December 8, 2023

You wouldn’t guess from looking at the warmly lit, orderly store that Vienna’s Merle Norman Cosmetic Studio is about to turn 70 years old.

The beauty and skin care shop will hit that milestone this Friday, Sept. 1, making it the town’s second oldest business to still be standing — after the Money & King Funeral Home, according to store owner Sharon Holland.

Anticipating that many potential attendees will be out of town for Labor Day weekend, Holland is planning to throw a birthday bash on Saturday, Sept. 9 instead. From 10 a.m. to 5 p.m., there will be food, champagne, games with prizes, store-wide discounts, and giveaways, including an offer of a gift with any purchase.

“It’ll be a lot of fun,” Holland said. “We usually have a lot of fun at our events. At Christmas time, we have an ugly sweater Christmas party, which always is a big hit, so that’s a lot of fun too.”

Established in 1953, the Vienna franchise of Merle Norman Cosmetics first set up shop on the west side of town before relocating to Danor Plaza when the shopping center opened in the 1960s. It has occupied the corner suite at 401 Maple Avenue East ever since, according to Holland.

The business came into Holland’s life through her marriage: her husband’s mother bought the store from its original owner in 1971, and she helped run it until they sold it to a friend in 1986.

During that time, the pair added a Merle Norman franchise in Fair Oaks Mall, and in 1990, they expanded further with a store in Centreville that lasted 25 years.

On Sept. 1, 2015, the same day that the Centreville studio closed — a decision influenced by her mother-in-law getting older and repeated rent increases — Holland brought their journey full circle by re-acquiring the Vienna location.

“We bought this one back, so it’s back in the family, so to speak,” Holland said.

A user of Merle Norman products herself, Holland attributes the Vienna studio’s longevity in part to the loyalty of “Merle girls” — as the company calls its regular customers.

Founder Merle Norman developed “Three Steps to Beauty” — a cold cream, Miracol lotion and a power base — while studying medicine and chemistry in college, according to the company’s official history.

After initially planning to sell the cream, a deal killed by the 1929 stock market crash, Norman instead opened her own store in Santa Monica, California, in 1931 and saw such success that 94 studios were in the works by the end of 1934.

Still owned by Norman’s family, the company has stayed true to her practice of letting customers try its makeup and skin care products for free before they make a purchase, Holland says.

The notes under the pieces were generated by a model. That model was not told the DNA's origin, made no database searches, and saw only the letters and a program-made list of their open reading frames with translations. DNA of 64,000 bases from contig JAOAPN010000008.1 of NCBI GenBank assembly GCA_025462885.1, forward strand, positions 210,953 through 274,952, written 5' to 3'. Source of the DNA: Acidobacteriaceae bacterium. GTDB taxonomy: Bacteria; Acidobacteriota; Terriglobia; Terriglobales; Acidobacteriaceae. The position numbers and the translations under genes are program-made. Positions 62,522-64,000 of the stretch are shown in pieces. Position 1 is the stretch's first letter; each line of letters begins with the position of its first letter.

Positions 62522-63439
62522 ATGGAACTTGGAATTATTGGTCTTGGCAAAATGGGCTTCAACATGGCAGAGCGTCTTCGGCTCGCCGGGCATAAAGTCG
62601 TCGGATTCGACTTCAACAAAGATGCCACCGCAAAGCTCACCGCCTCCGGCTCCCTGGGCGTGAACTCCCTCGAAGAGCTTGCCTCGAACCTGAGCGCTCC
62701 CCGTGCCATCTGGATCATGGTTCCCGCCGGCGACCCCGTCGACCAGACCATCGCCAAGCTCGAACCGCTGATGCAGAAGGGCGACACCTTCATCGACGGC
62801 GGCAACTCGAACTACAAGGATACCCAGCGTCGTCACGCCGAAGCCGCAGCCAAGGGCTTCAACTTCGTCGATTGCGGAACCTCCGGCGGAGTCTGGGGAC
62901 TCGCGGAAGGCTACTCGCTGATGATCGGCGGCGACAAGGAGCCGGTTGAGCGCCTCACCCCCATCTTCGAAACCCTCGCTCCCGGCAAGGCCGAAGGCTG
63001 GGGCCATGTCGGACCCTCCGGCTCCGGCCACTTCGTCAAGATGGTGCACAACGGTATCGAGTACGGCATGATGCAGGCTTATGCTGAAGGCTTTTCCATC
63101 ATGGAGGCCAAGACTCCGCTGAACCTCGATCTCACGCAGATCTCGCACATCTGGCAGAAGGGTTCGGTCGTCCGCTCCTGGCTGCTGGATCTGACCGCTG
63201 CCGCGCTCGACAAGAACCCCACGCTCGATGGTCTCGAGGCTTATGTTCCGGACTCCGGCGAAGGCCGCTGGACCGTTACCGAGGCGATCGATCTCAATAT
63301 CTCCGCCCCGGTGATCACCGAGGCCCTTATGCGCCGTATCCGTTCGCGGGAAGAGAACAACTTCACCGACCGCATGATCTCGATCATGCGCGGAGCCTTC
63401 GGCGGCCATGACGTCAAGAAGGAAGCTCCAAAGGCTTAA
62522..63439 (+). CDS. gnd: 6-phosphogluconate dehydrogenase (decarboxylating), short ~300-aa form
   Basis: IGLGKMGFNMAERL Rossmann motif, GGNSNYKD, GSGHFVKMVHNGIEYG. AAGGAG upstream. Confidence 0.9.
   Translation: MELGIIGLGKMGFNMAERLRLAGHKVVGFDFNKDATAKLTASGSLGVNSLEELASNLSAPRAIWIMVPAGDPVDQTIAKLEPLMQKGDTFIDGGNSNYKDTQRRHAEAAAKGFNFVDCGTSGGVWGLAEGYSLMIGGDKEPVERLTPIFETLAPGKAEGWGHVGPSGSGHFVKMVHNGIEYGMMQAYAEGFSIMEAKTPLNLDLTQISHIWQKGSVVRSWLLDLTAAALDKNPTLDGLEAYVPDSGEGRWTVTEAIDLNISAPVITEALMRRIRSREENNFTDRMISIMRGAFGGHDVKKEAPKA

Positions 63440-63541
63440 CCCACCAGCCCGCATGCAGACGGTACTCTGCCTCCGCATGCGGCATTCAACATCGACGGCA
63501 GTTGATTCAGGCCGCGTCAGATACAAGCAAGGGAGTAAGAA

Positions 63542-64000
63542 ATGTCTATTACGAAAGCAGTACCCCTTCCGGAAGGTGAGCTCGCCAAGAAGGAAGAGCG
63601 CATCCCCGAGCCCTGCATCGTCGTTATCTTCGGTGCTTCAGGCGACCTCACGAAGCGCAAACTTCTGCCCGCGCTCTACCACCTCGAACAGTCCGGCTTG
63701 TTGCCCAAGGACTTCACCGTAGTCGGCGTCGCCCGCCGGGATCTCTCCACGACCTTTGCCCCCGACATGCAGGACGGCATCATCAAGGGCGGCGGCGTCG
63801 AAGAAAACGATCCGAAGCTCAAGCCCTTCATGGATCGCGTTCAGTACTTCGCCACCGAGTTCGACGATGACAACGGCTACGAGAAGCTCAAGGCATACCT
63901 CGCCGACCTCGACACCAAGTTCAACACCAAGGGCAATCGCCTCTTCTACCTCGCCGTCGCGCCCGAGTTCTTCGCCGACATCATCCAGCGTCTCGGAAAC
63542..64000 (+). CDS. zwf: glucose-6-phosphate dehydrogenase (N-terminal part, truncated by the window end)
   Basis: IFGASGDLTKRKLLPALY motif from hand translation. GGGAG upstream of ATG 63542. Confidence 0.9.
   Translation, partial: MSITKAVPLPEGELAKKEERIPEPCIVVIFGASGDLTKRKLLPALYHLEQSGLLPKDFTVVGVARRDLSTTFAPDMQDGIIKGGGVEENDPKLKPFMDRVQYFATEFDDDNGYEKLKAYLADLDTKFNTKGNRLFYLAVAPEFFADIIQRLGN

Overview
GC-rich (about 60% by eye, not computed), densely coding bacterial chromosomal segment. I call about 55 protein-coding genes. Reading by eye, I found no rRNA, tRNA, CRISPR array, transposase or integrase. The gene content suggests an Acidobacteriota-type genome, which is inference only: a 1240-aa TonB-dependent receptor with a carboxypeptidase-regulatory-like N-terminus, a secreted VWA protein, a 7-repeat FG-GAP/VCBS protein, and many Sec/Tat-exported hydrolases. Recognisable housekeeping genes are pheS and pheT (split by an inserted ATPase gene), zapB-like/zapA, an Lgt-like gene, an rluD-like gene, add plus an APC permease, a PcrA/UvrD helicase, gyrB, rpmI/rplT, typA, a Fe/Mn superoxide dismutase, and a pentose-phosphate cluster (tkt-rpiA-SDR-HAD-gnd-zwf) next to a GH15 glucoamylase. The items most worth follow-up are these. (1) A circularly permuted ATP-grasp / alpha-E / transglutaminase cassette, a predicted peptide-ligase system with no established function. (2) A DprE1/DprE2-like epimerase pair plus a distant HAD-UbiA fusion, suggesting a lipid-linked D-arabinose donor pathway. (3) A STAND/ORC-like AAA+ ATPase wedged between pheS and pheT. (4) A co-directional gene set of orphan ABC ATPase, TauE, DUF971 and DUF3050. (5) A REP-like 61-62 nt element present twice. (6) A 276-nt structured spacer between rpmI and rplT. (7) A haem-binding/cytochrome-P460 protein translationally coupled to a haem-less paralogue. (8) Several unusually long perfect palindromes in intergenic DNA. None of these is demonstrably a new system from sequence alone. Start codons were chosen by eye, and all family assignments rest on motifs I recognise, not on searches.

“We’re not pushy, you know. We let you decide what you like, try it if you like it, that’s great. If you don’t like it, that’s fine too,” Holland said. “…Sometimes they come in and just chat. It’s a safe place for women to come, and yeah, they just like it. They like coming in here and the personal attention that they get, and you make friends. We make friends with all of our customers.”

However, given that it’s currently the only one in Northern Virginia, the Vienna studio also owes its success to the local community, which Holland describes as “very supportive” of homegrown businesses.

Holland says she meets just about everyone in town, since Merle Norman serves as a drop-off point for the packets that the Vienna Business Association assembles for new homeowners. The VBA also hosts regular mixers that foster an atmosphere of cooperation, rather than competition, between businesses.

Looking forward, Holland hopes to expand her business’ reach, particularly to a younger audience. In the past, she saw mothers bring their daughters into the store almost as a rite of passage to teach them about skin care, but that tradition has faded, “which is a shame,” she says.

In addition to the forthcoming celebration, Holland is using the studio’s 70th anniversary as an occasion to give back to the community that has kept it going for seven decades now. The store has been collecting menstrual pads and tampons for the local nonprofit BRAWS.

“There used to be almost 20 studios in the Northern Virginia area, and we’re the last one standing,” Holland said. “So, that alone, it’s pressure because people are like, ‘Please don’t close,’ and it’s like, well, I don’t plan on it. But it’s an honor to be able to still be here and still help these people, and they’re friends. They’re all friends. They’re wonderful ladies and men that come and enjoy the product, so I’m happy to be able to be here to help them.”

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